CL: It really is. It’s one of those mundane, everyday bummers that happen. For me, what I try to show in this film is that even something as mundane as trying to remember someone’s name can be seen as something quite epic and in the end, quite miraculous. How is it that in our subconscious, in the messy process we all have in trying to negotiate the world with our brains, how is it that we are able to remember a person’s name that we haven’t seen in four years? The neurology behind that is a long, long way away from being understood.
Because that happens to me pretty often, I have developed some good mechanisms…
DS: Some coping skills?
CL: …Yeah some coping skills for dealing with this. Stalling the person for example, stalling for time, asking really generic questions like, “How long has it been? It’s been aaaaaaa (fingers snapping) what, like four years since I saw you last?” Okay so you got that it’s been four years. So you keep going, likes it’s a game of 20 questions. But one of two things generally happens. The bad outcome is that the person says, “Oh, you don’t remember my name. It’s John” and then of course, all the oxygen leaves the room and there’s nothing you can do, you’re defeated and you have to deal with the embarrassment. “Yeah…John…nice to see you again, John.” Dan, on more than one occasion I’ve seen that person having their feelings really hurt.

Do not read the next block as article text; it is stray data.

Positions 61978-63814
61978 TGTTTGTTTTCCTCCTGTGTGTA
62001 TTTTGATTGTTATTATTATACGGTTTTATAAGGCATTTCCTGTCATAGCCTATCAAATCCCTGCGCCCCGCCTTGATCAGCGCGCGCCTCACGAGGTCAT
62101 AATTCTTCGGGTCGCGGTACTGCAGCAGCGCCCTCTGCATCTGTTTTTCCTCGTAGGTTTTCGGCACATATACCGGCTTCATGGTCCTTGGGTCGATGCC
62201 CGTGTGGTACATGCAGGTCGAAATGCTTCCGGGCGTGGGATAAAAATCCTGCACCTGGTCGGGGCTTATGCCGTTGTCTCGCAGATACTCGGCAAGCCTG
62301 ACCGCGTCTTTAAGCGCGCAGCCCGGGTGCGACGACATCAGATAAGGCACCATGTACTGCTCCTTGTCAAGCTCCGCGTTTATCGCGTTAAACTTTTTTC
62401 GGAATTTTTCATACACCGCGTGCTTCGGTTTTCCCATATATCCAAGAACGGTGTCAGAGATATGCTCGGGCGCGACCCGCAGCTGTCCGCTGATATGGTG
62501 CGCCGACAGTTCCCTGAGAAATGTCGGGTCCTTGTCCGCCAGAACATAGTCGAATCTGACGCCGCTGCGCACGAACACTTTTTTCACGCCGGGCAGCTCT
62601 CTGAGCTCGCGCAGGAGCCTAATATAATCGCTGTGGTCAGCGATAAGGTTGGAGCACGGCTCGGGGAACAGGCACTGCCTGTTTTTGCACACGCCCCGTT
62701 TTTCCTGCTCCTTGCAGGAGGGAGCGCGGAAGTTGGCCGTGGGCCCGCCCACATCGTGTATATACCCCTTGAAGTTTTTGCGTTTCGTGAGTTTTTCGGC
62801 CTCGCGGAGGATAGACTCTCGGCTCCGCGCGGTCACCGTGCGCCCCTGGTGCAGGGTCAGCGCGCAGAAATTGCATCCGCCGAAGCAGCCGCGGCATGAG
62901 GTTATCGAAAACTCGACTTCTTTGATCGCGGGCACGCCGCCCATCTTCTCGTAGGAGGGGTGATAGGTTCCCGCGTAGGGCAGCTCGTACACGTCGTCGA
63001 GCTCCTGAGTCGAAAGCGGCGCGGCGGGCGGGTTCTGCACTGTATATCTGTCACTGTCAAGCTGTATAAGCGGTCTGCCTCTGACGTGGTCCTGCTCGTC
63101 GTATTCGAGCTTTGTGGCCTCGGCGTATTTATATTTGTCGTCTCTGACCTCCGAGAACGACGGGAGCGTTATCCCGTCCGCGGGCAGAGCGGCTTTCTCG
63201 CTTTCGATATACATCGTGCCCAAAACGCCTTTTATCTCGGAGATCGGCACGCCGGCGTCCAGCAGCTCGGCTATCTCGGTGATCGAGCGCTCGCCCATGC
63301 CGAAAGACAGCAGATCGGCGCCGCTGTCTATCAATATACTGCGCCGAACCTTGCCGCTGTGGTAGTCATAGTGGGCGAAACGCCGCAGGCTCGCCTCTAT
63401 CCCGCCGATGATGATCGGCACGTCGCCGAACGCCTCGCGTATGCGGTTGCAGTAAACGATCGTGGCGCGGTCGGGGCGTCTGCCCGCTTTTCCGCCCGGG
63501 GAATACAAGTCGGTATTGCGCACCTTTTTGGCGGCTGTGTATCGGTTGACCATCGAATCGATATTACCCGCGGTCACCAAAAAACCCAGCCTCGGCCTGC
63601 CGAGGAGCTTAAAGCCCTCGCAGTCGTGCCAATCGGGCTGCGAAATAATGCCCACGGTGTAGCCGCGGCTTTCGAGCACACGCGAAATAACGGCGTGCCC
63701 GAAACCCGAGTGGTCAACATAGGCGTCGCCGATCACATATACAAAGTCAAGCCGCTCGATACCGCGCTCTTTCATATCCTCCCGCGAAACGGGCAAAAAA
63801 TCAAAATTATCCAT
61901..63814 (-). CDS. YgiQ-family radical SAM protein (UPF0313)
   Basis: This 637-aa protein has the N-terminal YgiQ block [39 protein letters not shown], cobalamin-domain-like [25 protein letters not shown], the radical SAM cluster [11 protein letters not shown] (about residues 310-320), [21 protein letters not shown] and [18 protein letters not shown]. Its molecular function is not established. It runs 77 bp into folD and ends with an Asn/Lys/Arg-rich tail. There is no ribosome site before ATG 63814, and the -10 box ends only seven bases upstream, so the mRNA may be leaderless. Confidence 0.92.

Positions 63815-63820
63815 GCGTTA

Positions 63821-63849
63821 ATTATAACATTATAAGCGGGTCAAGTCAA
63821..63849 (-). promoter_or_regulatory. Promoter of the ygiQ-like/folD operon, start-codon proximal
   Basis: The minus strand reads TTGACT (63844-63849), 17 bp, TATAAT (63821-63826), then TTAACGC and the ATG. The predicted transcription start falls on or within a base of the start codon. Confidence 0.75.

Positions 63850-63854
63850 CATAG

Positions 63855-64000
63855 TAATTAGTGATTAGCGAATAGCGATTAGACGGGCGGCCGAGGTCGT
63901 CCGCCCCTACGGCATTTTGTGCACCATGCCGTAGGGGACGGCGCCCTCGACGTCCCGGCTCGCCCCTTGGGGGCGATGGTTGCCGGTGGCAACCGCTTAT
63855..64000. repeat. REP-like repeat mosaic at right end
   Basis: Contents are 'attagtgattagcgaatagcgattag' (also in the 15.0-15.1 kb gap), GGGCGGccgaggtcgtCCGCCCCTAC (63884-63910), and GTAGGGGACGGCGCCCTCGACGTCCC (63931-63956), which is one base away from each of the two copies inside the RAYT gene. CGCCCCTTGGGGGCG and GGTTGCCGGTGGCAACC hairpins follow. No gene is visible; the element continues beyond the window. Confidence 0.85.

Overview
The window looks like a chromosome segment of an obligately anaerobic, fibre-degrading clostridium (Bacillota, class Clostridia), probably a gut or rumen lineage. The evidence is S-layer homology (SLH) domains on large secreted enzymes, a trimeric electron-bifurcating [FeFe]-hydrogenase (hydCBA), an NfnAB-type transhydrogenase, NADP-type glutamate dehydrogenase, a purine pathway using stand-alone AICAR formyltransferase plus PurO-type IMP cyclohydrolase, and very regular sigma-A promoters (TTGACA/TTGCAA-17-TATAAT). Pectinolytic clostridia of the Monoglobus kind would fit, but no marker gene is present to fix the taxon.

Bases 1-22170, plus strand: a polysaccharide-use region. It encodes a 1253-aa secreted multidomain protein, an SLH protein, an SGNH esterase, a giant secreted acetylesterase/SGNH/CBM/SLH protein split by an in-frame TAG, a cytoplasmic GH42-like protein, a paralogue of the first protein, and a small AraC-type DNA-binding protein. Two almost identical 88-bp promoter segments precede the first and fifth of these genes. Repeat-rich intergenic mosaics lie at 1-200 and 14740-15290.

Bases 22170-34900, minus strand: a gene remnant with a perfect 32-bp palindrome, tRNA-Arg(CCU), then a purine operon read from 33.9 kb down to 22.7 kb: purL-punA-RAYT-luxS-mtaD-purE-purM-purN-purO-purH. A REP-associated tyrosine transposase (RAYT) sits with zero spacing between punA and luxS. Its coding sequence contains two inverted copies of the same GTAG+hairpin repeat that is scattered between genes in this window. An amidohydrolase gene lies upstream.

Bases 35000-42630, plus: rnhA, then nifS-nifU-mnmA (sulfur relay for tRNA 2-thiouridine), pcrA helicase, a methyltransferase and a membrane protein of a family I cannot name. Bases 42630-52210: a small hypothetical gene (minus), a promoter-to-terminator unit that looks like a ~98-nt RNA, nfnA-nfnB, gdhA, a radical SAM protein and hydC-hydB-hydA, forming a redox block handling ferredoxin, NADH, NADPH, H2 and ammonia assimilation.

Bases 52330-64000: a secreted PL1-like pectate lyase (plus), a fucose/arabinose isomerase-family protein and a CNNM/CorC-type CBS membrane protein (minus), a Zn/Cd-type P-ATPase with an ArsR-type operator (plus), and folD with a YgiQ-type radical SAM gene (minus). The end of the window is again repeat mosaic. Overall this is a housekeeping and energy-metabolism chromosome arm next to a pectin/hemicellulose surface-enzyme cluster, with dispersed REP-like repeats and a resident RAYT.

DS: Absolutely. It’s a painful encounter.
CL: It’s a “Don’t you even remember who I am?” kind of thing. But the other outcome is that while you are stalling for time with all those generic 20 questions, your brain is hard at work, in the subconscious part of your brain called the limbic system, deep in the amygdalae and hippocampus.
DS: I studied biochemistry in school so I am familiar with those. It’s nice to see my college education at work now and then.
CL: While much of this part of the brain remains a mystery, what they do know is that there are trillions of these neural pathways that link the limbic system, the hippocampus, where long term memory is generally found to be stored and the amygdalae, which act as the emotional center of the brain. While the amygdalae and hippocampus are doing these 20 questions, while you are stalling for time, they are frantically communicating with one another through these trillions of neural pathways trying to come up with some kind of concept or word association that will retrieve the pointer to who this person is standing in front of you happily waiving their drink and wanting to talk with you about old times.
The bad outcome is that the person tells you their name and “don’t you remember who I am?” but the good outcome is that your hippocampus yields it treasure, the amygdalae couriers it over to your frontal lobe and boom, you say, “Nice to see you John” and the oxygen doesn’t get sucked out of the room and you have a good time talking. That’s the miraculous part that happens. So this film explores that process. It explores that word association, that concept association where your brain is trying to get back that precious cargo of information from the hippocampus. That’s the first part, the “subconscious” part of Subconscious Password.
CL: The second part, “password,” comes from a game show. Do you remember game shows from the 1960s and 70s like Let’s Make a Deal?
DS: Of course.